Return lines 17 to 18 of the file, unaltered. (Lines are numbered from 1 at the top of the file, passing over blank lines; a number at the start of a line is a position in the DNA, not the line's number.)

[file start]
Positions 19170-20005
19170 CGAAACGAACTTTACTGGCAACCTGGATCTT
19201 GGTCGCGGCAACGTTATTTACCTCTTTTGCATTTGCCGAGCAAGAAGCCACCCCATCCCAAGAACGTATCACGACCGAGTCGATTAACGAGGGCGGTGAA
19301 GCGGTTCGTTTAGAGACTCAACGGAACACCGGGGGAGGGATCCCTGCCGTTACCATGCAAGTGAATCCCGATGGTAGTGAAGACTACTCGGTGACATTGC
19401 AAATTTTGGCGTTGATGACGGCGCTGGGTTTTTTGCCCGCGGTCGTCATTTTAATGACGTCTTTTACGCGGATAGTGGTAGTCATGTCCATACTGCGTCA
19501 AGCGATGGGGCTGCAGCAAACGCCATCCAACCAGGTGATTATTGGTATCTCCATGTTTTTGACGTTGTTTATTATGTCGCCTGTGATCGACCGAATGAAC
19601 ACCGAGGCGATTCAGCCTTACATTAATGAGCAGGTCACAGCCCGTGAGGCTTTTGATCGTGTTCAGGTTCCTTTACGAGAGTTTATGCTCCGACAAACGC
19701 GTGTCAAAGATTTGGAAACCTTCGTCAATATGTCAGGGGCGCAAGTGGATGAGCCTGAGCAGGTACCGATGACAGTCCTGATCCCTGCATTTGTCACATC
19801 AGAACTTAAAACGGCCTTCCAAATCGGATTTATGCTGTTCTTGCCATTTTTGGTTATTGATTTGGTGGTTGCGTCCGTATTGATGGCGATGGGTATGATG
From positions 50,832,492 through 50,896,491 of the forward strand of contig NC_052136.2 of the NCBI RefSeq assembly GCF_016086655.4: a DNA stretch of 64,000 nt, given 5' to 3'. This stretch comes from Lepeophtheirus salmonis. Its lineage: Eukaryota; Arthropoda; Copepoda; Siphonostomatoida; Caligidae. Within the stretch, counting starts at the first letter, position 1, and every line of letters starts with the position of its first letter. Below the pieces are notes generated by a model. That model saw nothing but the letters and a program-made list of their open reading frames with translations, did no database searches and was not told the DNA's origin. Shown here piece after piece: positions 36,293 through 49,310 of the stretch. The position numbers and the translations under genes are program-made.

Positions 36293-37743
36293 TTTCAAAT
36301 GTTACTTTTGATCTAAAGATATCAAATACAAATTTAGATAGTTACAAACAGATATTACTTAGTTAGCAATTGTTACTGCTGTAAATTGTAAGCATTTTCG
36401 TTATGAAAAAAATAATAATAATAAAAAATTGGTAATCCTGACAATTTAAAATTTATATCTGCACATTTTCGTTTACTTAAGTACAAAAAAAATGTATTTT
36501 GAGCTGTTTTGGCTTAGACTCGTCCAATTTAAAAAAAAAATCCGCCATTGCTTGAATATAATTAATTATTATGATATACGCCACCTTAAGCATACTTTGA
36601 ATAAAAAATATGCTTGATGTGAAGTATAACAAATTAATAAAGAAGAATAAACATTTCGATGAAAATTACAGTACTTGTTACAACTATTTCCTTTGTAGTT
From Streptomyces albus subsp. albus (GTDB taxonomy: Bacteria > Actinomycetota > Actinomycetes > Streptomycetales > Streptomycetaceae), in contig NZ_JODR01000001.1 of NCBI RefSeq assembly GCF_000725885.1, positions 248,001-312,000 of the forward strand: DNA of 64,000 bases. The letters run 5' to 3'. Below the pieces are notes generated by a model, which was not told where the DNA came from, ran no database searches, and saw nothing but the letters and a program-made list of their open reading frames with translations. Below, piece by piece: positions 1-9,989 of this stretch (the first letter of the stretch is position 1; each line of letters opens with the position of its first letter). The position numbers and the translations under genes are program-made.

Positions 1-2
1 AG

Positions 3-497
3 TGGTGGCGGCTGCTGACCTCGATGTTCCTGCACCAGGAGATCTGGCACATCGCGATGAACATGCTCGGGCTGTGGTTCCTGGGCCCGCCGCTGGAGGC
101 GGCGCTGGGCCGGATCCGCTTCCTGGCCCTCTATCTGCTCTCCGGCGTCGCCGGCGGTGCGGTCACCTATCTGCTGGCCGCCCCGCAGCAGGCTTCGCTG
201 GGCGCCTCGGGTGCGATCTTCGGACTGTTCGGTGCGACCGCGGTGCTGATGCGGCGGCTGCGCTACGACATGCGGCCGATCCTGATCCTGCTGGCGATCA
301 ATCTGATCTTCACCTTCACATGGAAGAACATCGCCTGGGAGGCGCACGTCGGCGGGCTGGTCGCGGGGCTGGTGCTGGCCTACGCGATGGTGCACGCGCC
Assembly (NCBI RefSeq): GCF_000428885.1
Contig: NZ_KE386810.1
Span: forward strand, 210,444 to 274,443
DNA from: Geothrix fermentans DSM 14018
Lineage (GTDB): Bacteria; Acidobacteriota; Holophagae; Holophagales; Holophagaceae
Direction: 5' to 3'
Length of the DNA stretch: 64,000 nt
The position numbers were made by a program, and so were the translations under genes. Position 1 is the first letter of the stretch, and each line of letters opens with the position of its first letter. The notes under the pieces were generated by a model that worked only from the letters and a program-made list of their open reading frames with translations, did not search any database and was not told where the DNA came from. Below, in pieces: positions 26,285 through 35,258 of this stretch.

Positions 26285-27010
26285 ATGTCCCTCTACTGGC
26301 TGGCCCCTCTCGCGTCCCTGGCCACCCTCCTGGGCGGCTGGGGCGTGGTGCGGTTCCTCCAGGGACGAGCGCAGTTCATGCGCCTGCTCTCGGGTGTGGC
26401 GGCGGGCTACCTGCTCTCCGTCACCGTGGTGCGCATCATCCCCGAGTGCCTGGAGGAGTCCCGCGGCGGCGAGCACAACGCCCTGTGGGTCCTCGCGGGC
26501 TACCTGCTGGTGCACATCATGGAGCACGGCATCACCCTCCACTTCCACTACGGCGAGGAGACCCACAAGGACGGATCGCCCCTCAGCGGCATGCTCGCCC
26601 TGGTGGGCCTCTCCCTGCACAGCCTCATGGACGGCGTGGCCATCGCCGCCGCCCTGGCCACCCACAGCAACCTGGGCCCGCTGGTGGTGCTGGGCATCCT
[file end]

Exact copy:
From Streptomyces albus subsp. albus (GTDB taxonomy: Bacteria > Actinomycetota > Actinomycetes > Streptomycetales > Streptomycetaceae), in contig NZ_JODR01000001.1 of NCBI RefSeq assembly GCF_000725885.1, positions 248,001-312,000 of the forward strand: DNA of 64,000 bases. The letters run 5' to 3'. Below the pieces are notes generated by a model, which was not told where the DNA came from, ran no database searches, and saw nothing but the letters and a program-made list of their open reading frames with translations. Below, piece by piece: positions 1-9,989 of this stretch (the first letter of the stretch is position 1; each line of letters opens with the position of its first letter). The position numbers and the translations under genes are program-made.

Positions 1-2